Solar heat gain is the increase in thermal energy within a space or object as it absorbs solar radiation. On a technical level, objects hit by sunlight absorb the short-wave infrared components and re-radiate that heat at longer infrared wavelengths. Transparent building materials such as most glass, allow light to pass through  almost unimpeded, though once that light is converted to long-wave infrared radiation it is unable to exit, as glass is opaque to longer wave-lengths.  Which is fine in the cooler months, but can lead to a very uncomfortable living or working environment in the warmer months and increase the reliance on air conditioning systems. 

By utilising energy efficient glass you can help to limit the impact of solar heat gain to keep your space cooler in summer in a less energy-consuming way. Viridian have a number of options available to maximise natural light, typically, toned glass is the most suitable for reducing solar heat gain, though it can also reduce the amount of natural light entering your space. Viridian's energy efficient range includes Solar Control toned glass, absorbing the sun’s heat while still offering high daylight transmission to the inside.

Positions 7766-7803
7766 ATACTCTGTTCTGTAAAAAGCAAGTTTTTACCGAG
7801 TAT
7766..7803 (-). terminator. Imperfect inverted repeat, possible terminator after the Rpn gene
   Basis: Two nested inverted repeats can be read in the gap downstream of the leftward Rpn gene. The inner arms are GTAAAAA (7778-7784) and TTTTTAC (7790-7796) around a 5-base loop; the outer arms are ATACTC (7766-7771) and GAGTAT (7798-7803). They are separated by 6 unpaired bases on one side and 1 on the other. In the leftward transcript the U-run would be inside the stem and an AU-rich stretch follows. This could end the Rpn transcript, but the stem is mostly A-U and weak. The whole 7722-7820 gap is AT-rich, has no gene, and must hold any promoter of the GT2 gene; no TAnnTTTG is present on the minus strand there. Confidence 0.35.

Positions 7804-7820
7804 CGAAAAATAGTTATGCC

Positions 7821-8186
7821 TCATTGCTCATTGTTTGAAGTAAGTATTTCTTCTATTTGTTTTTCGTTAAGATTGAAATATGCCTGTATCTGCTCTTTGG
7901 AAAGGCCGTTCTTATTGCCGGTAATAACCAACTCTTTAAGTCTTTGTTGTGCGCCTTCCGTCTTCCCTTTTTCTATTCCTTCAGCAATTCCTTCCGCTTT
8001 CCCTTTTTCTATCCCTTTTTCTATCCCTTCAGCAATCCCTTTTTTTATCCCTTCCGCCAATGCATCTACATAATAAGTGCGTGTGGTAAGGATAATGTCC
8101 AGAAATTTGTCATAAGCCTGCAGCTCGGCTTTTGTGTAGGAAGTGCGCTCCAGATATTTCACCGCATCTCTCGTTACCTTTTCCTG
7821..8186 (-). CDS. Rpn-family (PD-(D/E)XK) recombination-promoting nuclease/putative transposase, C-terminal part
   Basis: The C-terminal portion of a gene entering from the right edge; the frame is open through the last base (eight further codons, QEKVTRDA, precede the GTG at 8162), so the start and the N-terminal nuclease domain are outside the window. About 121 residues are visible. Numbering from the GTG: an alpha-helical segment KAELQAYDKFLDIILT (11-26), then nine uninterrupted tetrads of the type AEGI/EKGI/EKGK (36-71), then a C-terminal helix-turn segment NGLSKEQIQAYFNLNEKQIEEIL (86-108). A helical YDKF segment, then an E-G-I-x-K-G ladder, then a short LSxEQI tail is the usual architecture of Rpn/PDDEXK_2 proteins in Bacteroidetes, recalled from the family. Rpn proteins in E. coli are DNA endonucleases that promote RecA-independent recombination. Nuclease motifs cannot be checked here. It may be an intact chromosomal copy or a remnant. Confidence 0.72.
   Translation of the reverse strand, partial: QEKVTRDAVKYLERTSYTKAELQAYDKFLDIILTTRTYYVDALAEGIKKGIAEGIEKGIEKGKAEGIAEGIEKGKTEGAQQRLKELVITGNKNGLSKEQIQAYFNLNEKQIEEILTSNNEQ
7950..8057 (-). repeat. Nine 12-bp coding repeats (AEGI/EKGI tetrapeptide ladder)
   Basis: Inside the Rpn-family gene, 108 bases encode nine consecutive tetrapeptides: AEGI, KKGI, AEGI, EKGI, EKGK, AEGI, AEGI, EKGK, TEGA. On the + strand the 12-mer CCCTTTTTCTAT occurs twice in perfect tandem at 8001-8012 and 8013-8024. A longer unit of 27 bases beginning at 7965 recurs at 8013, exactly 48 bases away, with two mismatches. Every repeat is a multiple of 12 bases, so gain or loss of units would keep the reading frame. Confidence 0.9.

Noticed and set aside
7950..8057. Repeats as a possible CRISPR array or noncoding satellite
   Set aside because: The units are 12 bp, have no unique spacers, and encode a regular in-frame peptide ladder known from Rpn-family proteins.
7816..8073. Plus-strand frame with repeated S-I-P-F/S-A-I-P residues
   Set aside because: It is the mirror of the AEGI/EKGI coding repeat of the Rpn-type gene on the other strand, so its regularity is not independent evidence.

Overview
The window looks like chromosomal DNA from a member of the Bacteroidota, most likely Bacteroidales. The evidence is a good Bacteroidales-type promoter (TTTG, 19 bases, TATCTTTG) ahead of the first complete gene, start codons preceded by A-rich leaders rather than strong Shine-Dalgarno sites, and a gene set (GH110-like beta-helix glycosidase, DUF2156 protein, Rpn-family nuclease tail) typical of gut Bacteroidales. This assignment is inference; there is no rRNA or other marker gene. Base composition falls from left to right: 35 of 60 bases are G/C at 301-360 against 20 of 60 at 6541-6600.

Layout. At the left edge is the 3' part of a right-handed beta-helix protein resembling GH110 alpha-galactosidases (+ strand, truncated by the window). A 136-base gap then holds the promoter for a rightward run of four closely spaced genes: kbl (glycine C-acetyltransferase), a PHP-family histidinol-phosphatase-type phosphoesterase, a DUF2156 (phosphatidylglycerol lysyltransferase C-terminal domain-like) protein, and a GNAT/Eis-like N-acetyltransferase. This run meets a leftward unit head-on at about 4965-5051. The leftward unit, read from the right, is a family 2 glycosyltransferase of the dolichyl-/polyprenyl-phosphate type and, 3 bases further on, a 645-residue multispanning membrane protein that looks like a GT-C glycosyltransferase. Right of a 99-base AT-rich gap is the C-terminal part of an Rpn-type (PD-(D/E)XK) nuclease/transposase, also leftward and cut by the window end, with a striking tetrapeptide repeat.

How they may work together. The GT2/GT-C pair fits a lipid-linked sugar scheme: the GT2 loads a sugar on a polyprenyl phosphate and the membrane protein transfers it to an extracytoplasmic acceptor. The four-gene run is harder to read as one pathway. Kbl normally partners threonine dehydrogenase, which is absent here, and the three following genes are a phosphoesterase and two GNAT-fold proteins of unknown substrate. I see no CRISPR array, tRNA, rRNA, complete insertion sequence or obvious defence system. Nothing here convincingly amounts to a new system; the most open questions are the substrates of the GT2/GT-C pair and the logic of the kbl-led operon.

Low-E coated glass products are an alternative option for energy efficient glazing. Low-E is a clear glass which has a special coating on one surface of the glass. Low-E refers to low emissivity and this describes the capacity of a surface to radiate heat. Low-E glass has a microscopically thin, transparent coating (it is thinner than a human hair) that reflects long-wave infrared energy (or heat). Some Low-E windows also reflect significant amounts of short-wave solar infrared energy. When the interior heat energy tries to escape to the colder outside space during the cooler months, the Low-E coating reflects the heat back to the inside, reducing the radiant heat loss through the glass. The reverse happens during the summer. 

 

Keeping warm